Photo by Bill Sulzman

Ardeth Platte, Carol Gilbert and Jackie Marie Hudson (left to right), after they were released from jail on Sept. 16, 2000.

The three pacifists selected the site in Colorado because it was located on a hill, so people could see their inspection from Highway 14, from road 113, and from a farmer’s house some hundred yards away. Platte said that one must think of the gigantic leap from a commercial airliner crashing into the World Trade to the thousandfold mass murder of nuclear holocaust. “These weapons kill millions of people, and besides those 500 Minutemen-3, we still have thousands of other nuclear weapons in this country,” Platte said.

The nuns and their legal team argue that if the United States threatens to or uses any weapon of mass destruction, it is every bit as illegal and criminal. A legal adviser in the case, Annabel Dwyer, said she believes that the nonviolent exposure, inspection and disarmament of one nuclear weapon at a time was “the only reasonable and possible way for our great democracy to live within the rule of law.” Dwyer is an adjunct Cooley Law School professor and East Lansing resident.

The Denver-based attorney representing Hudson, Walter L. Gerash, added: “These type of weapons wipe out an entire city. They cannot distinguish civilian from military targets. Threat or use of the Minuteman-3 is a war crime.” In his motion to drop the charges, he argued that the threat of imminent attack on Iraq by the current U.S. administration, without a formal declaration of war, was a war crime in violation of the U.S. Code, the laws of war, the United Nations Charter of 1945, and the International Court of Justice’s Opinion on the illegality threatening to use nuclear force.

In 1994 the General Assembly of the United Nations adopted resolution 49/75 K, asking the International Court of Justice to define under what circumstances the threat or use of nuclear weapons should be permitted. The Court of Justice’s advisory opinion, issued in 1996, stated that such a threat was illegal under any circumstances based on the United Nation’s Charter, Article 2, which prohibits threats or use of force against “the territorial integrity or political independence of any State.”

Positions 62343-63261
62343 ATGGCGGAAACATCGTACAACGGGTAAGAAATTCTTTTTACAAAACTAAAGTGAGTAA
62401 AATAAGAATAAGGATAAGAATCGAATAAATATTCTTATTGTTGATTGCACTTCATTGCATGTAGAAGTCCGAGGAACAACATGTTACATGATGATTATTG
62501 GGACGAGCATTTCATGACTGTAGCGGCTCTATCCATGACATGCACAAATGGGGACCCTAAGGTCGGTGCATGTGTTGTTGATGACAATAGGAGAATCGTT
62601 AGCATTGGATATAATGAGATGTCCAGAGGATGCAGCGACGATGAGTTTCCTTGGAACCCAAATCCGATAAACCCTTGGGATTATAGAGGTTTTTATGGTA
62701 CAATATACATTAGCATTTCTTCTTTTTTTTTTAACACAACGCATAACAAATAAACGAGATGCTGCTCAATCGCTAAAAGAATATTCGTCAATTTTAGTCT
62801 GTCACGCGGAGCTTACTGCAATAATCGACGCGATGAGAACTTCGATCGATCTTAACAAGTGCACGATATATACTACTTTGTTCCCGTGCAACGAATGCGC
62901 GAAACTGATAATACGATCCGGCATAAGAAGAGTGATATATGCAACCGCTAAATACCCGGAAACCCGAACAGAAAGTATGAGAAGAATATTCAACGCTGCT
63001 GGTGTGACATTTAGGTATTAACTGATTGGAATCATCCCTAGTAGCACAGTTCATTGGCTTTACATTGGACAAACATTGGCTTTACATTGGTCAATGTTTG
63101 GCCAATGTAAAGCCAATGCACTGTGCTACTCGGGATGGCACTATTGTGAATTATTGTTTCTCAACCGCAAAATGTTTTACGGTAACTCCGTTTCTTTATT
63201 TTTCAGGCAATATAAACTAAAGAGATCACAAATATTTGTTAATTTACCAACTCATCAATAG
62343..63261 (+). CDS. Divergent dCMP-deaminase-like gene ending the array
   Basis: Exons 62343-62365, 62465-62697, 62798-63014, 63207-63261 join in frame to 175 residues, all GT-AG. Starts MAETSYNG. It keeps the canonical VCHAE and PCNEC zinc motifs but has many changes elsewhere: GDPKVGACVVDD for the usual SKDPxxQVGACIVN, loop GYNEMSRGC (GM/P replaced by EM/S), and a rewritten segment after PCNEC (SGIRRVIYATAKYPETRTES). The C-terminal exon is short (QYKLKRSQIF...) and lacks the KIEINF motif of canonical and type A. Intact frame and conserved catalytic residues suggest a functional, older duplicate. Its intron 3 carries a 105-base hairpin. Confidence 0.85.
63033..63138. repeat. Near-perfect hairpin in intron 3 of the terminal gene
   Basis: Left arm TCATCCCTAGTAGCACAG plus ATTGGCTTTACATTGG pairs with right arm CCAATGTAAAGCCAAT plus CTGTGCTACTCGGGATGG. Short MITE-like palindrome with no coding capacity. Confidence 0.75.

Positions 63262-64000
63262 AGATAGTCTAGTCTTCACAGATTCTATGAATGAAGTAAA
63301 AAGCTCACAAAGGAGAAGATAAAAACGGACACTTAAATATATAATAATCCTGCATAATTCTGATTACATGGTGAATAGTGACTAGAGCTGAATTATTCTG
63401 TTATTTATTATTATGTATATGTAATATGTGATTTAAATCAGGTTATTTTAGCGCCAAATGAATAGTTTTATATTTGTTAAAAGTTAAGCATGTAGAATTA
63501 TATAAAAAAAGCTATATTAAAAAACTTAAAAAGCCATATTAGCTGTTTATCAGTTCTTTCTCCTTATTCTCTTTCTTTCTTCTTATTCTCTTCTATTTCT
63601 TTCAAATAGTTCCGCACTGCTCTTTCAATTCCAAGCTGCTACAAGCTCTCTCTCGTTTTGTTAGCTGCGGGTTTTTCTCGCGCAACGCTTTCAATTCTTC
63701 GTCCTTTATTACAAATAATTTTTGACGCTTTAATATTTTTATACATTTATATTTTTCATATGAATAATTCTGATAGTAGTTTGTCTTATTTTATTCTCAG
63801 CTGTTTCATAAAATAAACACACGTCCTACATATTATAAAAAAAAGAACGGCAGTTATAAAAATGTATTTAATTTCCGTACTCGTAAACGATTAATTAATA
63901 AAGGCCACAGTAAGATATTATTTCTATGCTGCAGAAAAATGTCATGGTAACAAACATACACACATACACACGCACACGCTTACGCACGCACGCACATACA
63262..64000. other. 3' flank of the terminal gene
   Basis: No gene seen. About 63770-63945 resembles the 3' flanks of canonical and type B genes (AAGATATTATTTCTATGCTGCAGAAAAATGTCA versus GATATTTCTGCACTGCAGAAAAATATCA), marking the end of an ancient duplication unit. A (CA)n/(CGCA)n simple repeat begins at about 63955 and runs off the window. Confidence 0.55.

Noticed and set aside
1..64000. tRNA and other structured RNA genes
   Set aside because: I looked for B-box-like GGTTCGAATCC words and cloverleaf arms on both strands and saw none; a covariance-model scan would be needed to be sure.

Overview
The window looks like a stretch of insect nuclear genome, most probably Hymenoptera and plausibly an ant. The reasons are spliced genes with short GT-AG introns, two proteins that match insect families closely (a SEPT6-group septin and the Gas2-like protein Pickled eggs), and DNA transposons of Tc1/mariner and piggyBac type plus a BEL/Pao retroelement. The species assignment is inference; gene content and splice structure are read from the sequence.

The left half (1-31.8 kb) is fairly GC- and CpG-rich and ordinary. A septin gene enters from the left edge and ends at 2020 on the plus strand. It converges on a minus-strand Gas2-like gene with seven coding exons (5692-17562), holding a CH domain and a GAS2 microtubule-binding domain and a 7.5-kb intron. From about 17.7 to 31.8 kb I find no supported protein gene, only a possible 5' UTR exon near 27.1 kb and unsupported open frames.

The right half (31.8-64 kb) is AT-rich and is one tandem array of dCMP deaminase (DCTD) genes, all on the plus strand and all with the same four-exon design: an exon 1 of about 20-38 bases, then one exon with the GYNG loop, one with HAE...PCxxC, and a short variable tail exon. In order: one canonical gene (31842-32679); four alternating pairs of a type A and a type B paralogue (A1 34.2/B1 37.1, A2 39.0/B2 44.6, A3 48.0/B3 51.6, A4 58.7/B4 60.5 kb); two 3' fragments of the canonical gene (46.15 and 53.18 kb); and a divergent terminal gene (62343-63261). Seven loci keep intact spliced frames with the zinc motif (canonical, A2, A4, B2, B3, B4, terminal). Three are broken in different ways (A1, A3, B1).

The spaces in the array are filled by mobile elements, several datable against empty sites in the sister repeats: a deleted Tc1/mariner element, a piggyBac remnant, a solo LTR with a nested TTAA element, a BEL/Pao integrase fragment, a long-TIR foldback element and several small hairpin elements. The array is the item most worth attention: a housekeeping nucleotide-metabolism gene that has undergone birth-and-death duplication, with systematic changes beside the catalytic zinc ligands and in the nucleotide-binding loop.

In the view of President Bush, the United States reserves the right to attack any nation it perceives to be a threat or potential threat. The United States alone reserves the right to determine this risk and dictate the remedy, and the president retains the sole discretion to decide whether to go to war.

In the wake of events since the invasion of Afghanistan, international law experts have called upon Bush and British Prime Minister Tony Blair to comply with these legal obligations. In a letter published by the British Guardian newspaper March 7, a group of 16 law professors said that war in Iraq would be illegal. “The U.N. charter outlaws the use of force with only two exceptions: individual or collective self-defense in response to an armed attack and action authorized by the Security Council as a collective response to a threat to the peace, breach of the peace or act of aggression. There are currently no grounds for a claim to use such force in self-defense. The doctrine of pre-emptive self-defense against an attack that might arise at some hypothetical future time has no basis in international law. Neither Security Council resolution 1441 nor any prior resolution authorizes the proposed use of force in the present circumstances.”

The Michigan pacifist nuns argue that the estimated 150 active Minuteman-3 missile silos dotting the borders of Colorado, Wyoming and Nebraska call for acting on the principles of the 1945 Nuremberg Charter, which requires individuals to take affirmative action against government policies violating the principles of international law. “Remember, the Nazis were also charged with preemptive war,” attorney Gerash said. The nuns’ actions of symbolic disarmament, he said, were not only legal but also morally imperative under the Nuremberg Principles. The Nuremberg Tribunal, which dealt with German war crimes after World War II, determined that “to initiate a war of aggression ... is not only an international crime, it is the supreme international crime.”

In 2002, the Bush administration refused to allow the United States to be subject to the jurisdiction of the newly created International Criminal Court in the Hague (Netherlands), as if knowingly attempting to protect itself from a Nuremberg-style war crimes trial that might result from military actions such as the preemptive invasion of Iraq.

Photo: Sacred Earth and Space Plowshares II

The nuns symbolically dismantled the nuclear weapon, pouring their blood in form of six crosses on the missile silo lid. They cut the fence around the silo to open the site up to public inspection.

The defense team has presented an affidavit by retired U.S. Navy Rear Admiral Eugene J. Carroll, who has closely studied weapons systems during his 25 years of active duty. Carroll has testified that if a mere one half of the existing Intercontinental Ballistic Missiles and U.S. MX missiles, and one sixth of the submarine launched nuclear missiles were used, they would destroy the majority of Russia’s strategic forces and produce an estimated 43 million deaths within 30 minutes.